Watching them skate out, you get a good idea of what all those erstwhile French aristocrats must have looked like climbing the steps to the guillotine. If you’ve followed any NHL team for a significant period of time, you know that after a while losing streaks take on their own deranged momentum. As a loss goes from being a possible result to an expected result to a seemingly inevitable result, players become anxious, mutually recriminating, and ever-so-slightly indifferent. The more you fail, the more you play to fail, and the mien of the Mustangs is fatalistic rather than combative. I don’t need to tell you about the game, all I need to tell you is this: they will go out and play this as they have played all the others. They are going to lose, and lose badly, and it is going to hurt. So as they, suspended in time, go out face their defeat, let’s not linger on the misfortunate facts. Let’s look for the causes.


In the stands, Dave Campbell (League Commissioner, defenseman for the Taichung Lions, and overall hockey guy) looks down and sees a failure of character. Although he makes a perfunctory effort towards diplomacy, his irritation with the Mustangs is intense and palpable. He literally- literally- throws up his arms in frustration. See that? How do you not clear that? That’s an easy play. He doesn’t understand what is going on; more accurately, he understands the events but cannot find the meaning in them. Looking at these players, he sees potential. Drafting and talent-ranking are perhaps an inexact science, but he’ll tell you that he sees the same capacities now that he saw in the preseason skates, and that intrinsically the Mustangs are not a bad team. Yet here they are, playing badly, and he has no ready explanation why.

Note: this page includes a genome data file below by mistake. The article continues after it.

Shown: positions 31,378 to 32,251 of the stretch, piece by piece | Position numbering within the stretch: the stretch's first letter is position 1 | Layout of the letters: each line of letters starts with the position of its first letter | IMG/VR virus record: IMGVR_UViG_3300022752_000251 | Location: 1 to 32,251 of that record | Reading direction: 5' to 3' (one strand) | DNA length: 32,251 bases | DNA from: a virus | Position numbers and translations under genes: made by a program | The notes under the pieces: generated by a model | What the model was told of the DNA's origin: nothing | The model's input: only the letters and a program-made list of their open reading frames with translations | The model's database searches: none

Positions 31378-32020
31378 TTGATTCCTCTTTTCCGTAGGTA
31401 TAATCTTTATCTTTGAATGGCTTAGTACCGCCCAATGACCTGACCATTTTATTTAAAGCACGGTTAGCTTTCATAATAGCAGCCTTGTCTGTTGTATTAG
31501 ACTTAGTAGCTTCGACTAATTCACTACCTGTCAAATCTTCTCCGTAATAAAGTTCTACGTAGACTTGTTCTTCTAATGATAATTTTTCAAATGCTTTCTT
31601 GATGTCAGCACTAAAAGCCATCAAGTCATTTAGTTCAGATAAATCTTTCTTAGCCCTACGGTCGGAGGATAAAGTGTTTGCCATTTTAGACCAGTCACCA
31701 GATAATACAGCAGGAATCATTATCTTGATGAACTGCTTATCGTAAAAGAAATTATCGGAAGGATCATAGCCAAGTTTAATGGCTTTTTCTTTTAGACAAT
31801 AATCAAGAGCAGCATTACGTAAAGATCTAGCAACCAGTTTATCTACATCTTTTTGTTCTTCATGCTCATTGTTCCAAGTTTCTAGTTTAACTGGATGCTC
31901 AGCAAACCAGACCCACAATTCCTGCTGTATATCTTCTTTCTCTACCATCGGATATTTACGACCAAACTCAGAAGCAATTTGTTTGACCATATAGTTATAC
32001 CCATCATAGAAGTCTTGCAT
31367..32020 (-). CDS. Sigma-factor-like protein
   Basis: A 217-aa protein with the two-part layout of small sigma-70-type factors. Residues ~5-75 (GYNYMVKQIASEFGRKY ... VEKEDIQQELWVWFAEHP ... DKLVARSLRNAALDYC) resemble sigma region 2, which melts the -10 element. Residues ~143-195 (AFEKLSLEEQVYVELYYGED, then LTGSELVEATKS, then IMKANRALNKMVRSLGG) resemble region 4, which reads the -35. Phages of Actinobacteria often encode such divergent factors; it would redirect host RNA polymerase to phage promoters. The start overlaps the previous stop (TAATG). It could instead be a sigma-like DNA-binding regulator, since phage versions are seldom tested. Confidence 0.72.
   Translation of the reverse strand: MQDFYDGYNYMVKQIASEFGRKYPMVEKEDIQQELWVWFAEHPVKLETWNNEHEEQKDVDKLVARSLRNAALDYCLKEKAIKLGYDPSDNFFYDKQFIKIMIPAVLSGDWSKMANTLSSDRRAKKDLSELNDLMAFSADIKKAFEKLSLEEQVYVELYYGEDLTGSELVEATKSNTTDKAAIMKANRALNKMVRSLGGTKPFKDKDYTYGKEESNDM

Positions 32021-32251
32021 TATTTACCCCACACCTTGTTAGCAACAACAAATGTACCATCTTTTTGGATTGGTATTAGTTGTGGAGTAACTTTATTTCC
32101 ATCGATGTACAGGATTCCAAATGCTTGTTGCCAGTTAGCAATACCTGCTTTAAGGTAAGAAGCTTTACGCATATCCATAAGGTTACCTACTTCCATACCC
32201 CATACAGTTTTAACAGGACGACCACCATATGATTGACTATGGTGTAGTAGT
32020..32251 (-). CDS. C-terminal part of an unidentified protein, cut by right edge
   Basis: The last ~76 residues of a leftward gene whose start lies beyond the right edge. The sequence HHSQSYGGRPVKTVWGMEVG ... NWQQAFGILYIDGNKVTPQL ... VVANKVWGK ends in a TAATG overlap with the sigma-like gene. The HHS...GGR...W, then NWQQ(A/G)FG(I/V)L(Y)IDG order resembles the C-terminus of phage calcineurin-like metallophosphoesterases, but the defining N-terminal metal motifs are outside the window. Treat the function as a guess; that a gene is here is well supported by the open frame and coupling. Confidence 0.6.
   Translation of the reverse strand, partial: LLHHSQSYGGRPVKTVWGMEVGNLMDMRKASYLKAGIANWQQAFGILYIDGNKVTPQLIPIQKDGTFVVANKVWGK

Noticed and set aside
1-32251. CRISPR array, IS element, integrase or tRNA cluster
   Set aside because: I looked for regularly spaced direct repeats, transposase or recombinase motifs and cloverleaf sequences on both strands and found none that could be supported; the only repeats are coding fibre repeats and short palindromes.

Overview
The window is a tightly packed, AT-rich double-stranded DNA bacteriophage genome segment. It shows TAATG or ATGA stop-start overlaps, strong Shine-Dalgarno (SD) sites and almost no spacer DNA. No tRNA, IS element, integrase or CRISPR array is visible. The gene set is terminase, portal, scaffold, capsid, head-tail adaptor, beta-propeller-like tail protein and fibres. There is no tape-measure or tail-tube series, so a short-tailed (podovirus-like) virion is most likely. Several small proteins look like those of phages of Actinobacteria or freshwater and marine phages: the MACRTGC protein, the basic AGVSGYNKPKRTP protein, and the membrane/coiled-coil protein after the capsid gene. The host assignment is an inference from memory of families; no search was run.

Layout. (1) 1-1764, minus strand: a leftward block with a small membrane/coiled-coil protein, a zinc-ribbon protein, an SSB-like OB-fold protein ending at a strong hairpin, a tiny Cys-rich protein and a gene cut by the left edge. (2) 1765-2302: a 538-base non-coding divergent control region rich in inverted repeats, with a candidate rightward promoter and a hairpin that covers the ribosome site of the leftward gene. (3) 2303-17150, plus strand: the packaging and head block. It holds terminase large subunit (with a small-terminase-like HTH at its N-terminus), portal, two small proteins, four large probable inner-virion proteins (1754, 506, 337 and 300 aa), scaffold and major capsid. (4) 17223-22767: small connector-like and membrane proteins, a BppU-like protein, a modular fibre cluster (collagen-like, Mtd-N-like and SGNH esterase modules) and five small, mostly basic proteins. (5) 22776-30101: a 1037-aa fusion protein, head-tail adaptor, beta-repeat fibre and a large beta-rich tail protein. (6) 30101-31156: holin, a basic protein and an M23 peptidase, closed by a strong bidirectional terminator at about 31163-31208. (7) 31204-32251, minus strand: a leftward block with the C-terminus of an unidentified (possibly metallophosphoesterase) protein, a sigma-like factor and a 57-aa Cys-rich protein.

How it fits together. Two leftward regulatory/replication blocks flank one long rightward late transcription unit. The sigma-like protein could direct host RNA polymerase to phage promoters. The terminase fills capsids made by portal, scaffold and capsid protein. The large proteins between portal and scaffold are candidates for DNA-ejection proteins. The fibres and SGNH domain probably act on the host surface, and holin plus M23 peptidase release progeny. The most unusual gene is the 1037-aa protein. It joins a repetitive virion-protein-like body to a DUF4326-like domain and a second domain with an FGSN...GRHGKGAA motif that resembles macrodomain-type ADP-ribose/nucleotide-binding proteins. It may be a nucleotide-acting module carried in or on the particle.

It is a bitterly hilarious predicament, one closely familiar to any follower of hockey. It’s the problem one has seen in recent years with the Senators or the Lightning- a team that ought to be good, that looks good on paper, that has undeniably worthwhile components, yet does not win. And, like countless observers of teams somehow worse than they have any right to be, he locates the problem in the world of emotion and psychology. Hockey is, after all, a game of feeling more than one of thought. Events on the ice are closer to unfiltered impulse than to reasoned choice, so it’s very reasonable to locate in-game problems in the netherworlds at the bottom of the brain. As the game before him unfolds, as the Mustangs compound mistakes with mistakes, as seemingly obvious plays fall apart before they even begin, Campbell wonders what could possibly be going on in these guys heads. He wonders about leadership. He wonders about pride. He wonders about desire. He wonders, obliquely, if some of these guys even like hockey. He wonders about the thousand psychological safeguards that, for him at least, guard against play this bad. One or two might fail, but this is an unjustifiable meltdown. He doesn’t want to question anyone’s character, but…


Leaning on the boards, Julian (Team Leader, ninth round draft pick, and most emphatically not captain) looks out and sees a failure of ability. He knows these guys- not all of them, not extremely well, but enough- and even if he was the sort of hockey player (or the sort of person) to believe in ‘intangibles’, he doesn’t think it’s the problem. They want to win. After five losses, each one seemingly worse than the last, they really really want to win. On the bench, Tommy- he’s a Taipei guy, he’s a good player, he’s certainly intense- is making the requisite speeches. But, from Julian’s eyes, it’s not a question of inspiration or passion or hunger or sincerity or getting their heads in the game, it’s a question of talent. In his deepest hockey heart, he believes with the peculiar conviction of the talentless that talent is born and not made, or made so early in life that nothing anyone can do now will change it. A good player is a good player is a good player. Passionate-and-good, lazy-and-good, temperamental-and-good, hell, even drunk-as-shit-and-good, chain-smoking-and-good, overweight-and-good, pumped-full-of-horse-tranquilizers-and-good… it doesn’t matter; on the ice, all of those are preferable to hardworking-passionate-tough-and-bad. The Mustangs, he thinks, just don’t have enough raw goodness on their roster, and as such they’re always going to be below the average. To call this attitude fatalistic might be an exaggeration. He’d call it practical.